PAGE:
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A Biographical Dictionary of the Maryland Legislature 1635-1789 by Edward C. Papenfuse, et. al.
Volume 426, Page 879   View pdf image (33K)
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BIOGRAPHIES WES

only child of Capt. Richard Williams (?-1752),
a mariner and commander in the Guinea trade,
and his wife Christiana Black of Scotland. Han-
nah was the stepdaughter of George Gordon of
Prince George's County. Hannah received half
of her father's estate at his death. CHILDREN. SONS:
William Henry, eldest son, died without progeny;
John Stephen, second son, died without progeny;
Stephen, third son, and a minor in 1769, who
married Ann, daughter of Michael Pue and wife
Mary; Joseph; and Richard William (?-after 1813),
who married Maria (1782-?), daughter of Edward
Lloyd (1744-1796). DAUGHTERS: Christian Han-
nah, eldest daughter, a minor in 1764; Mary, sec-
ond daughter; Harriet (?-after 1813); and Rachel
Sophia (?-after 1813), who married on January
25, 1790, Benjamin Oden. PRIVATE CAREER. ED-
UCATION: literate. RELIGIOUS AFFILIATION: An-
glican. SOCIAL STATUS AND ACTIVITIES: Gent., by

1756; Esq., by 1766; Hon., by 1781. OCCUPA-
TIONAL PROFILE: merchant. A partner in "West
& Hobson," which owned stores in Bladensburg,
Annapolis (which sold household and kitchen fur-
niture and goods, jewelry and tools), Queen Anne,
Pig Point, Piscataway, Upper Marlborough, Elk-
ridge, Elkridge Landing, and Georgetown. In 1772
West took over Mr. French's house in Annapolis,
where he sold imports from his ship Friendship.
He exported tobacco on his ship Sibella, and he
owned a ropewalk in London Town on the South
River. At least once, in 1750, West traveled to
the West Indies to select goods personally to bring
home to sell. At his plantation the "Woodyard,"
West manufactured linen, cottons, and woolens,
and developed a machine for spinning cotton in
which one wheel turned twenty-two spindles and
spun as many threads simultaneously. During the
Revolutionary War, West manufactured many
items which he then sold to the government, such
as blankets, socks, rifles, firelocks, fabric for tents,
sails, and rigging. He also repaired gun locks and
bayonets, and in 1781 alone 400 of these were
delivered to him for repair. When the Council
purchased 200 pairs of soldiers' stockings from
West in 1779, they wrote, "We are convinced the
examples of others in demanding exhorbitant prices
for what they sell will have no influence on you,
because they have a tendency to obstruct the ob-
ject you and we have so much at heart the relief
of the poor soldiers." PUBLIC CAREER. LEGISLA-
TIVE SERVICE. Conventions, Prince George's
County, 4th, 1775, 5th, 1775; Lower House, Prince
George's County, 1777-1778 (Claims 1-3, Man-
ufactories 1-3, Elections 3). OTHER STATE OF-

FICES: delegate, Continental Congress, 1780
(elected on March 31, 1780, to fill vacancy, but
did not serve; resigned on April 5, 1780); Council,
1781 (elected on January 25, 1781, to fill a va-
cancy). LOCAL OFFICES: appointed to a committee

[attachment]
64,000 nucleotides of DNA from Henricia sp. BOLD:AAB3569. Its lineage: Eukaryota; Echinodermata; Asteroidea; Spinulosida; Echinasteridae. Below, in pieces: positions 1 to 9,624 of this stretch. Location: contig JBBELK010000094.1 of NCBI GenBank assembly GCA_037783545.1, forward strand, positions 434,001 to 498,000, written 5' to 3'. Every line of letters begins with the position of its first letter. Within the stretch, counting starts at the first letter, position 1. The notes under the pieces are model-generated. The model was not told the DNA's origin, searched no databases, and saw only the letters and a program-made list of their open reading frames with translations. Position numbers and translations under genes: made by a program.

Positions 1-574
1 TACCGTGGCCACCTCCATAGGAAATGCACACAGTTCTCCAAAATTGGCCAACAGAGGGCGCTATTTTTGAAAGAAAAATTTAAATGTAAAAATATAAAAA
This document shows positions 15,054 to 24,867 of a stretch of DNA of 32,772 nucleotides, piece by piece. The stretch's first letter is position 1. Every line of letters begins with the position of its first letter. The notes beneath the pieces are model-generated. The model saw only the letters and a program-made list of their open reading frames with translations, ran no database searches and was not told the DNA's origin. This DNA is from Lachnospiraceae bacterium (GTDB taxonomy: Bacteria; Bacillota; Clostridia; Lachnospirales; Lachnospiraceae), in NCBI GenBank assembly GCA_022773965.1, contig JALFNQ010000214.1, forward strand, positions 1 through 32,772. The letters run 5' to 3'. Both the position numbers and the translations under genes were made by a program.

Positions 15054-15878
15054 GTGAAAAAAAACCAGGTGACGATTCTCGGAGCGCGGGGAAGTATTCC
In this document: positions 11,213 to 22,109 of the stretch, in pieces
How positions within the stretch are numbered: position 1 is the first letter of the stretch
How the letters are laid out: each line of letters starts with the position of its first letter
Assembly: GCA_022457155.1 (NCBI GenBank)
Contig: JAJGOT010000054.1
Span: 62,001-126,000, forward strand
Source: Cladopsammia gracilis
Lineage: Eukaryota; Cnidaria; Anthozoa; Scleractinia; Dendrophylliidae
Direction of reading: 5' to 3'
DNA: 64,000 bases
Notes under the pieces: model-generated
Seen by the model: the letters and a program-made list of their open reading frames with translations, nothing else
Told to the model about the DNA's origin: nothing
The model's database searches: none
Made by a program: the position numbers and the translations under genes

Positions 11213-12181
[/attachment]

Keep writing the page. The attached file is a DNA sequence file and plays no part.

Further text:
by the Assembly to inquire into the practicality
of establishing a manufactory of arms in the prov-
ince, the expense involved, and the best way to
carry it out, July 29, 1775; appointed to collect
all the gold and silver coin that could be procured
in Prince George's County, January 27, 1776; St.
Paul's Parish Vestry, Prince George's County,
elected June 7, 1779. STANDS ON PUBLIC/PRIVATE
ISSUES: a subscriber to St. John's College; a very
active patriot during the Revolutionary War, who
was commended by the Council for the zeal he
manifested in the cause. WEALTH DURING LIFE-
TIME. PERSONAL PROPERTY: assessed Value

£695.0.0, including 16 slaves, Anne Arundel
County, 1783. LAND AT FIRST ELECTION: 3,545
acres in Prince George's, Anne Arundel, Balti-
more, and Calvert counties, plus the following
lots: 2 in Upper Marlborough, 1 in Queen Anne
Town, Prince George's County, and 4 in Annap-
olis, Anne Arundel County (564 acres and 5 lots
by purchase, 2,172 acres through marriage, 516
acres inherited from his father, and 378 acres and
2 lots by patent). SIGNIFICANT CHANGES IN LAND

BETWEEN FIRST ELECTION AND DEATH: sold 293

acres in Prince George's County between 1777
and 1779 and half a lot in Annapolis in 1780. That
same year he purchased 1 lot in Leonard Town,
St. Mary's County, and a tract of unspecified
acreage, also in St. Mary's County. In 1783 he
paid taxes on 587 acres, plus 1 lot at Elkridge
Landing and 1 at Pig Point where he had stores,
all in Anne Arundel County, and some of which
may have been his father's land. In 1784 he pur-
chased 350 acres in Prince George's County, which
he immediately sold. In 1785 he purchased 339
acres in Prince George's County; in 1787 he leased
out 2 of his lots in Annapolis. He purchased a
warehouse at the public wharf in Annapolis, con-
taining 3,200 square feet, in 1788. Between 1756
and 1776 he held mortgages on 575 acres, plus
several tracts of unspecified acreage, as well as
slaves, other chattel property, and leases. WEALTH
AT DEATH. DIED: between December 31, 1789, and
January 22, 1790. PERSONAL PROPERTY: TEV,
£48,335.4.19 (including 116 slaves and 483 oz.
plate); FB, £8,235.17.1. LAND: probably ca. 4,000
acres and 2 lots in Prince George's County, 5 and
one-half lots in Anne Arundel County, and 1 lot
in St. Mary's County.

879



 

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A Biographical Dictionary of the Maryland Legislature 1635-1789 by Edward C. Papenfuse, et. al.
Volume 426, Page 879   View pdf image (33K)
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